Gareth Vaughan details the key news overnight in 90 seconds at 9 am in association with Bank of New Zealand.
China will screen television advertisements in the United States during President Hu Jintao’s state visit this week in an effort to help improve its image. The adverts will feature Chinese celebrities such as basketball player Yao Ming and astronaut Yang Liwei. They come after a recent survey showed one in five Americans identified China as the greatest threat to the US, more than any other country.
Andrew Penn, chief executive of AXA Asia Pacific, may get a A$17 million payout following his company’s proposed A$14.6 billion takeover by AMP. Penn, who has been at AXA Asia Pacific for 20 years, stands to pocket A$8 million in options plus a $A9 million termination payout.
However, AXA shareholders have the chance to veto the payout through a vote at an extraordinary general meeting on March 2.
Apple CEO Steve Jobs has again stepped aside to focus on his health meaning chief operating officer Tim Cook will step into Jobs’s shoes for the third time in seven years to oversee the company behind iPods, iPhone and iPads. Jobs, Apple’s co-founder, took an almost six- month break for a liver transplant in 2009 and had cancer surgery in 2004. Jobs said he would continue to be involved in Apple’s major strategic decisions. See a timeline here on Steve Jobs's health reports since his cancer diagnosis in 2003.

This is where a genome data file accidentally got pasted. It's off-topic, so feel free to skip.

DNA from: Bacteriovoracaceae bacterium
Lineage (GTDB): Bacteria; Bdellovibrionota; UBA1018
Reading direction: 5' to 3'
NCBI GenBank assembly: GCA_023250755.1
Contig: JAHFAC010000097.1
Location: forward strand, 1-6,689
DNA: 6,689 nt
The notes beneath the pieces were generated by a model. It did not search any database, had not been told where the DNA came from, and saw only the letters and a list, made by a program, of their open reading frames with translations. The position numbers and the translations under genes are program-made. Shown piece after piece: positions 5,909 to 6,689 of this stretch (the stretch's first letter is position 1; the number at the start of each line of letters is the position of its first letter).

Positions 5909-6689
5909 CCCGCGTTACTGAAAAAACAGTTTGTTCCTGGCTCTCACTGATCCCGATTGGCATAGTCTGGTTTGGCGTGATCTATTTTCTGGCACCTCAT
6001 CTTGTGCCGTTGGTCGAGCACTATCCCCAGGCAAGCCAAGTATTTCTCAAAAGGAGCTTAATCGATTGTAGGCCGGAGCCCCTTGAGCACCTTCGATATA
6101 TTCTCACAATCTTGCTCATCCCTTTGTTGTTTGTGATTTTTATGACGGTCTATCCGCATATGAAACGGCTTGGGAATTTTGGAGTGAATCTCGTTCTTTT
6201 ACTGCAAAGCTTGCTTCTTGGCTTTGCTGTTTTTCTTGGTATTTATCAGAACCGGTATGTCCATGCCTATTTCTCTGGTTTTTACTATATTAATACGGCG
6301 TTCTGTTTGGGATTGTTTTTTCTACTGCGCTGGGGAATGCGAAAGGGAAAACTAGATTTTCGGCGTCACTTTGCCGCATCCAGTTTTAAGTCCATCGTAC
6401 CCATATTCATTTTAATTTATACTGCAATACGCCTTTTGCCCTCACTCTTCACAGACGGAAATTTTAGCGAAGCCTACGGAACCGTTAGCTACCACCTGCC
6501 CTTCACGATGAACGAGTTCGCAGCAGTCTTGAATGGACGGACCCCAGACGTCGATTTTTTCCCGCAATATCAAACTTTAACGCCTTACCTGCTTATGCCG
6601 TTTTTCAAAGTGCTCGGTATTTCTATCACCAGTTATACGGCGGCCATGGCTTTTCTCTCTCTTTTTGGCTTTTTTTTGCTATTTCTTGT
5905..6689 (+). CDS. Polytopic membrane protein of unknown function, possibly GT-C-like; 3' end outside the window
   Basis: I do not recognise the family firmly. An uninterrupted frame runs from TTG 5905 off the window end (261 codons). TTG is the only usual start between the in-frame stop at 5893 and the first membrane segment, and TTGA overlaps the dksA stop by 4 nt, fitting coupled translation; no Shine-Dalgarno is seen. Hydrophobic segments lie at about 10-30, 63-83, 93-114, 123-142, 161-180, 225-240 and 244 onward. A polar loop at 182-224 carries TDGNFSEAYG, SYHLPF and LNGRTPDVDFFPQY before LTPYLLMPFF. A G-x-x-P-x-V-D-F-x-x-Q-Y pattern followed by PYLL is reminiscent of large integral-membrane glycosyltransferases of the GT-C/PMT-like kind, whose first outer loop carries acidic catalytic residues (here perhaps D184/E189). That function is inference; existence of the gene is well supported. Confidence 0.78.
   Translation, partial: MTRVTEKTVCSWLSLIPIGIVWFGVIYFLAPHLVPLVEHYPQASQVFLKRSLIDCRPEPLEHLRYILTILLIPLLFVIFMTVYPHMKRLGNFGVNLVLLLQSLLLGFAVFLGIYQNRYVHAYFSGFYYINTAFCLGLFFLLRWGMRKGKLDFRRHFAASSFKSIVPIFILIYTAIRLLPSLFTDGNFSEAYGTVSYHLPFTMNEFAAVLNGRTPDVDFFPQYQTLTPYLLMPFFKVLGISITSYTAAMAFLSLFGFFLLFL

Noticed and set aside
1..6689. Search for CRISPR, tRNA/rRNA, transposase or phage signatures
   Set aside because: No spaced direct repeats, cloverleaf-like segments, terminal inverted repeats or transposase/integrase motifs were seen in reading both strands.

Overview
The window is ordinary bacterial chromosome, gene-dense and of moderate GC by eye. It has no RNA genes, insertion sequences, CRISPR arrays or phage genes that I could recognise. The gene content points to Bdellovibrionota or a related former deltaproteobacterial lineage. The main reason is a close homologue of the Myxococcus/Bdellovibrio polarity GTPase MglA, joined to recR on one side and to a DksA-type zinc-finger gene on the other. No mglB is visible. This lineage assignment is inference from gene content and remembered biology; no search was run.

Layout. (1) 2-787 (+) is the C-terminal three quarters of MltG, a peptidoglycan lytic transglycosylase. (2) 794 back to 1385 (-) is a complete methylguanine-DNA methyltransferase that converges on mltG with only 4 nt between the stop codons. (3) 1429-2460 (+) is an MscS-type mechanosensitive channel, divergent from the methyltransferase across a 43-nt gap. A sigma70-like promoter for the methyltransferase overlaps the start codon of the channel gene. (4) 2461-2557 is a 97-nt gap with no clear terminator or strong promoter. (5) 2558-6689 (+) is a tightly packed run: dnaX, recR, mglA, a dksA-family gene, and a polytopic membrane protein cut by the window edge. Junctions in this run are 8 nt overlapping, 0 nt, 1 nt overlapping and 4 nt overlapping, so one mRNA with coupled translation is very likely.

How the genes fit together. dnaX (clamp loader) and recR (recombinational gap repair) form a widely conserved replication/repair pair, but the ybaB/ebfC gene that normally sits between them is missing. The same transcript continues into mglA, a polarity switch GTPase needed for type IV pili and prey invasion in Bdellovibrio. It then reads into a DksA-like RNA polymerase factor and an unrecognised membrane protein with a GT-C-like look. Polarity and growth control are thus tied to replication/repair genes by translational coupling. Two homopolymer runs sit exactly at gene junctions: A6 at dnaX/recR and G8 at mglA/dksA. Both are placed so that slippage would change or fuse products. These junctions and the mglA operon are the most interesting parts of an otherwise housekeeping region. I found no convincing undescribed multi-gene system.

Meanwhile, Bloomberg reports that investors now believe junk bonds sold by companies in Europe are safer than that continent's riskiest bank debt for the first time as Europe’s sovereign debt crisis rumbles on.
Relative yields on speculative, or junk, grade European company debt have shrunk 51 basis points to 437 since October 31, a month before Ireland asked for an 85 billion euro bailout. Over the same timeframe, subordinated bank bond spreads have widened by 125 basis points to 466.